Outsourcing to the banks

It has been a slow week for news from the CRTC, so I happened to take a little extra time reading the notice at the top of “Today’s Releases” on the Commission website:

The Government of Canada is replacing Access Key with two new cyber authentication programs: Sign-In Partners and GCKey. After September 22nd, 2012, Access Key will no longer available and users will have to register with one of the two new cyber authentication programs. Visit Cyber Authentication Renewal Initiative Frequently Asked Questions for additional information.

On that page, I thought I would read about a new federal initiative for cyber authentication. Of course, one might think that such an initiative would be part of an overall national digital strategy, but we have written extensively about the embarrassingly long delays in getting that consultation completed.

What I found was somewhat surprising.

“[T]he Government of Canada is leveraging these investments made by financial institutions for secure online environments.” In other words, it appears that the government is going to outsource its online authentication to the banks, starting initially with TD, BMO and Scotia.

For users of SecureKey Concierge, the identity of the financial institution will not be shared with the Government of Canada. Similarly, no information about the government service being accessed by the user will be shared with the user’s bank.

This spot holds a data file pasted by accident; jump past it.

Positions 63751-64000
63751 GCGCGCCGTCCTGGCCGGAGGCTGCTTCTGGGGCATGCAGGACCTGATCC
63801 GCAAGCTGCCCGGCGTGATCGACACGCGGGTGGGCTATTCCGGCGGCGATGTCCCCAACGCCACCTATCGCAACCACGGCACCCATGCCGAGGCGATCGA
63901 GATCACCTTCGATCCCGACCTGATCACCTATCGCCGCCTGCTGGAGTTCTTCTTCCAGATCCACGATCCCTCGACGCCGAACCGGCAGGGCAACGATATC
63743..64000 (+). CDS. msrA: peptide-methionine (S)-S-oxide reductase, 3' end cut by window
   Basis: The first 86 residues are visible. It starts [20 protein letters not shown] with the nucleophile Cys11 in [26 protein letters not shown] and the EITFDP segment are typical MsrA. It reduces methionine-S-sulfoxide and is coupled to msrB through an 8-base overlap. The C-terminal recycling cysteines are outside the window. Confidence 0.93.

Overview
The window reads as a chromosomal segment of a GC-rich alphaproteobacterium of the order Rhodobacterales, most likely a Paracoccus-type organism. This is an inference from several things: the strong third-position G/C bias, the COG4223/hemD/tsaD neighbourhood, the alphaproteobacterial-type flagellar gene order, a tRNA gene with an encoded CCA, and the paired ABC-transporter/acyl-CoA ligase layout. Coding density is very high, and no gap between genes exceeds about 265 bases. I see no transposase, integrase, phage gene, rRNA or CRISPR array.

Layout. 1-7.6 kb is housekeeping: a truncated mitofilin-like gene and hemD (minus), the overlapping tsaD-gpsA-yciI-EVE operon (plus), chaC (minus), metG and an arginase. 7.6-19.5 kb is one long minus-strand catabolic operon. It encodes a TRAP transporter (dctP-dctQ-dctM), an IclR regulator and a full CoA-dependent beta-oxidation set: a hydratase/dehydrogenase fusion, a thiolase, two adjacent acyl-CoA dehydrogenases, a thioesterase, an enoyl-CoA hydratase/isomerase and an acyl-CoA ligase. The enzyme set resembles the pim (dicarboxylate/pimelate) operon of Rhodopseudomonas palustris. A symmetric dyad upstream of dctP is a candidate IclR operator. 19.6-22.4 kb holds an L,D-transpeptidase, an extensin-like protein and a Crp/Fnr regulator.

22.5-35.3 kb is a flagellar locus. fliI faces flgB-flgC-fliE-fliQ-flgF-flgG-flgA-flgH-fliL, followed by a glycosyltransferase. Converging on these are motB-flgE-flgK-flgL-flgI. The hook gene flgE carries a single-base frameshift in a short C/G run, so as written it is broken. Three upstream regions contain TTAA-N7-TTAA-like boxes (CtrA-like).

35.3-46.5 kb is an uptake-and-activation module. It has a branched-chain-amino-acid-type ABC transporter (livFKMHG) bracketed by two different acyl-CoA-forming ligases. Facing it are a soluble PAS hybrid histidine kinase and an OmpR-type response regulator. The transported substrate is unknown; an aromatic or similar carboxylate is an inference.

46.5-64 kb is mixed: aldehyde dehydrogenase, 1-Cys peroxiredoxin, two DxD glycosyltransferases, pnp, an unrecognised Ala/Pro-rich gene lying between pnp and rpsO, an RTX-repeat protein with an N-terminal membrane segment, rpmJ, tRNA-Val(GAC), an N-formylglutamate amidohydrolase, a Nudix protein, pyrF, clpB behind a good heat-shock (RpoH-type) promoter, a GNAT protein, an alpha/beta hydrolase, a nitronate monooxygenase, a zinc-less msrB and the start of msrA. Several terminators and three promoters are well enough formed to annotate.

Apparently, the banks will not be charging a fee to users – “this is part of the service your bank offers its customers.”

It has some genuine appeal. After all, there are all sorts of “Know Your Customer” rules in place for the banks which have required bank employees to verify that the person standing in front of them is really the person they claim to be. The banks have zillions of pre-screened online banking users. In effect, the government’s SecureKey Concierge program is catching a free ride on the back of bank investments in personal authentication. It isn’t a bad idea, but it is yet another tactical move made without a clear statement of a cohesive digital strategy.

I just hope your online banking password is really, really secure.

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